I'm not a professor of history but I read this blog and others associated with it to educate myself in their opinions which often astound me. Yours astounded me for I have long wondered "When did I become White?". MY family was militantly Irish Catholic .My grandfather was a labor union leader (seriously and at great cost to our family) who made me read The Wall Street Journal and the People's Weekly with him to help train my mind.We thought of the Irish as a race defeated by the English and boy did we hate them. When I become "White" I feel deprived of my entire history and culture which comprised lots os struggle but also a rich complexity.
I'm going to read that guys books. Do you have a blog? Thanks

Anonymous said...

[sorry if this gets posted multiple times... i'm having trouble telling if the publish button worked or not.]

Thanks for answering my question, TL. I was anonymous 10:31, but I’ll give a name now since otherwise with several anonymous posters it gets confusing.

Let me see if I understand where you’re coming from. What I get out of your second paragraph is that class is more basic than other kinds of diversity because understanding class differences does not especially require emotional and cultural intelligence.

One can understand class differences thoroughly without having significant emotional or cultural intelligence.

That’s your claim?

Tim Lacy said...

Dear Anon 10:31/2:16,

To clarify, for the other Anons above, I'm not at all lacking in respect for the importance of class differences. Period. I've been subject to many of them over time. It's an extremely important category of analysis. So get off my back, flaming Anon 12:48: flame less and give others whom you don't know the benefit of the doubt.

But, in terms of navigating a middle-ground in academia---the point of TR's original post, diversity (which includes race), is trickier. There are fewer variables in terms of understanding class difference than diversity in general.

Understanding class difference requires a lot of thought, but understanding people in the context of diversity requires ~more~ thought---especially since class is often an amplifier in diversity issues.

This will be my last comment on this subject. I said originally that this was simply an opinion based on my empirical observations, no more no less. To Anon 10:31/2:16, thanks for the attention.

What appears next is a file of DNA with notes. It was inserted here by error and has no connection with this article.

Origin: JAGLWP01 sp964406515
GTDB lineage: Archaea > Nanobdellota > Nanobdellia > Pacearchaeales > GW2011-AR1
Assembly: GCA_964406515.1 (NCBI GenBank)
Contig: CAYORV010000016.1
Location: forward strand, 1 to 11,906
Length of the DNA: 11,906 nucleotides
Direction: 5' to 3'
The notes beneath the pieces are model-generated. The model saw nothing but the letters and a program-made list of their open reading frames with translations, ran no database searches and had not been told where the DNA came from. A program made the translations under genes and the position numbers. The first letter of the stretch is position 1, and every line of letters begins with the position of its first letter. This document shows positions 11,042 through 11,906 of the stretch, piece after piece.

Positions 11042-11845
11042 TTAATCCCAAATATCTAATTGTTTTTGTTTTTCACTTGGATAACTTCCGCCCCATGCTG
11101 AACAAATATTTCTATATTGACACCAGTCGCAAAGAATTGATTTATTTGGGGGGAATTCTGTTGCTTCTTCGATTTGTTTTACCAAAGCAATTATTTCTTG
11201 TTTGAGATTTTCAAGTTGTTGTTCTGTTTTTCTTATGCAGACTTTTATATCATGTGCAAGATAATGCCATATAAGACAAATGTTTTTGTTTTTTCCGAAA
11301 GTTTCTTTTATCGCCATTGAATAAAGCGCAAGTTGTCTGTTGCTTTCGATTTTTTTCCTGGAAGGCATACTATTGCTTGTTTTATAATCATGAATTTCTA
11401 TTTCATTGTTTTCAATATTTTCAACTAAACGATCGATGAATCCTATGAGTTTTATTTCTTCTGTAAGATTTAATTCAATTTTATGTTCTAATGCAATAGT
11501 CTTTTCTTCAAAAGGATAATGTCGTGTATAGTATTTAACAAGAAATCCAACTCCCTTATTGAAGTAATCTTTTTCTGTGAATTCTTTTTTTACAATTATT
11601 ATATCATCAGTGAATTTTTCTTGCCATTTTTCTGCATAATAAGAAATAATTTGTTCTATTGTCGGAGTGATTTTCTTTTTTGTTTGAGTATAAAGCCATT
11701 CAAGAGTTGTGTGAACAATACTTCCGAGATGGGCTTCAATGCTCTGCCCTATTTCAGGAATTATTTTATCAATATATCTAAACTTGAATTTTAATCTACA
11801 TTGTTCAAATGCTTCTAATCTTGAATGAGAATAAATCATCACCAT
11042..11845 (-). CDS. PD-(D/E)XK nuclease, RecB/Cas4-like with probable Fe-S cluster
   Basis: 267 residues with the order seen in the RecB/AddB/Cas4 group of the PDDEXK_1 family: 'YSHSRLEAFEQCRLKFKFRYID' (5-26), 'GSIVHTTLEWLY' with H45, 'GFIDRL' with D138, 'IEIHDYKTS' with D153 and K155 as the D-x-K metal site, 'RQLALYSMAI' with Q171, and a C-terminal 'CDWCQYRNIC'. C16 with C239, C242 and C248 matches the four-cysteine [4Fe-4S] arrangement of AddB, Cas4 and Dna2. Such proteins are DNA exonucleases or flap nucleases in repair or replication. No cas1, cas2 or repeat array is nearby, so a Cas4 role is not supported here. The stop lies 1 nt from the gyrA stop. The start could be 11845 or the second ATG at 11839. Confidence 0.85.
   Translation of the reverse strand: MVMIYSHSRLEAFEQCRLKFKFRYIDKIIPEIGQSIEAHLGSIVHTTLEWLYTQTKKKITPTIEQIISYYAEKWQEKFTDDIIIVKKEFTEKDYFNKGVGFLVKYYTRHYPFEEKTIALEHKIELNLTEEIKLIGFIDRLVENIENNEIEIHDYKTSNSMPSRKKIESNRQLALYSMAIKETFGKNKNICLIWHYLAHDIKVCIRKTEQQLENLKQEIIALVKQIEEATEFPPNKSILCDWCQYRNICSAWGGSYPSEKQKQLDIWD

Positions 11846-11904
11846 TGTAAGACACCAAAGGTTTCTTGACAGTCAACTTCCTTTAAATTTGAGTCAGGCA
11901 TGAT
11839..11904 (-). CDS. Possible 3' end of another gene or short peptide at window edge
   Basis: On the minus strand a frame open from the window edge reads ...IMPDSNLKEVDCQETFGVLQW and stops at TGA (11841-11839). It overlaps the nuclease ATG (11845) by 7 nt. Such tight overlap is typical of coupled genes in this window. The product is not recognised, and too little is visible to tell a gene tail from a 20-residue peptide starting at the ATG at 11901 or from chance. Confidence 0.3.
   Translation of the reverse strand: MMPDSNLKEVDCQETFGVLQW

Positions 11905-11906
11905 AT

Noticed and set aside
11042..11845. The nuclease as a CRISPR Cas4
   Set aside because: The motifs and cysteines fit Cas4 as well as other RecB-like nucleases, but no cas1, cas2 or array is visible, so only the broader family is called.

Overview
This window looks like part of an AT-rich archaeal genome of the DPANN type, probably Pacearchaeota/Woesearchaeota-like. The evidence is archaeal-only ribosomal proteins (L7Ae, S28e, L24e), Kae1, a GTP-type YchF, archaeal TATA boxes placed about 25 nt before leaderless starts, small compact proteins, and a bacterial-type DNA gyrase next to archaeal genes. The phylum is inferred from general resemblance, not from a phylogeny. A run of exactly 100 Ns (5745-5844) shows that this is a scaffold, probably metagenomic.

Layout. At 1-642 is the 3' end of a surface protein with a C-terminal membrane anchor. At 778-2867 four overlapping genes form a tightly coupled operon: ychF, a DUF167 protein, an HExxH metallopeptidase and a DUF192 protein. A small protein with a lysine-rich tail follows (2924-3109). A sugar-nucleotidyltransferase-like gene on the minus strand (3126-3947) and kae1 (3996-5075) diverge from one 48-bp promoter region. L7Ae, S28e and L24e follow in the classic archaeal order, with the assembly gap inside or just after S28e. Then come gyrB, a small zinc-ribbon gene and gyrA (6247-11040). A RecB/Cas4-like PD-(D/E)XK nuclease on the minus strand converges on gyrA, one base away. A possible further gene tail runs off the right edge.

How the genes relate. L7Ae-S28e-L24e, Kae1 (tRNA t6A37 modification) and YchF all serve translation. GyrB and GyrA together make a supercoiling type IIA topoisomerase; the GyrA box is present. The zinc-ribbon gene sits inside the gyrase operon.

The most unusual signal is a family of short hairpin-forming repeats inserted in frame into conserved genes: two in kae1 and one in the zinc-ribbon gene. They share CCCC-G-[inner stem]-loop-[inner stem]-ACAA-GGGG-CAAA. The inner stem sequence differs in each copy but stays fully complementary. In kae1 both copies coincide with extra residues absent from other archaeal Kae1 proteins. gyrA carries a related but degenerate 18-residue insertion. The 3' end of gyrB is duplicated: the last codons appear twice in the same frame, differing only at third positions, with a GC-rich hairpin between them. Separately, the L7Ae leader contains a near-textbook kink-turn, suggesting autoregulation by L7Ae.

- TL

Debrah said...

These are the first questions an authentic professor should be asking before wallowing inside an amorphous collage of class/race/gender angst.

What, after all, is your mission?

To pick up a paycheck for being sensitive to whipped-up fantasies which do not exist?

I knew things just had to get back to race-hustling. Some miss the lacrosse hoax like a wino misses a bottle of cheap wine.

Debrah said...

And please, you feverish little white people, read this from Elder who is a Brown graduate...cum University of Michigan Law School graduate.....cum attorney......cum author.....cum talk show and radio show host...cum philanthropist.......etc......

Anonymous said...

Anon 1248 here ... I don't have a blog, I just lurk here and there.

I'm not "flaming," TL, just astounded (and a wee bit irritated, I admit) that someone who claims to be an intellectual historian is so ... well, unintellectual.

And how do you know that I DON'T know you???

Tim Lacy said...

To Anon 12:48,

Wikipedia on "flaming" -- "Flaming is the hostile and insulting interaction between Internet users. Flaming usually occurs in the social context of a discussion board, Internet Relay Chat (IRC) or even through e-mail. An Internet user typically generates a flame response [singular] to other posts or users posting on a site, and such a response is usually not constructive, does not clarify a discussion, and does not persuade others."

Your cavils:

(a) "Spoken like someone who's never had to deal with class except when you feel liberal enough to buy a Streetwise paper from the guy on the corner."
(b) "Think more ... write less."

These seem to constitute flaming.

If you want to exchange constructively, I would welcome a non-anonymous e-mail at

Please do write. I'm not an uncivil person. Unfortunately, the comments section of another's weblog is probably not the best place for a deep exchange.

Most sincerely,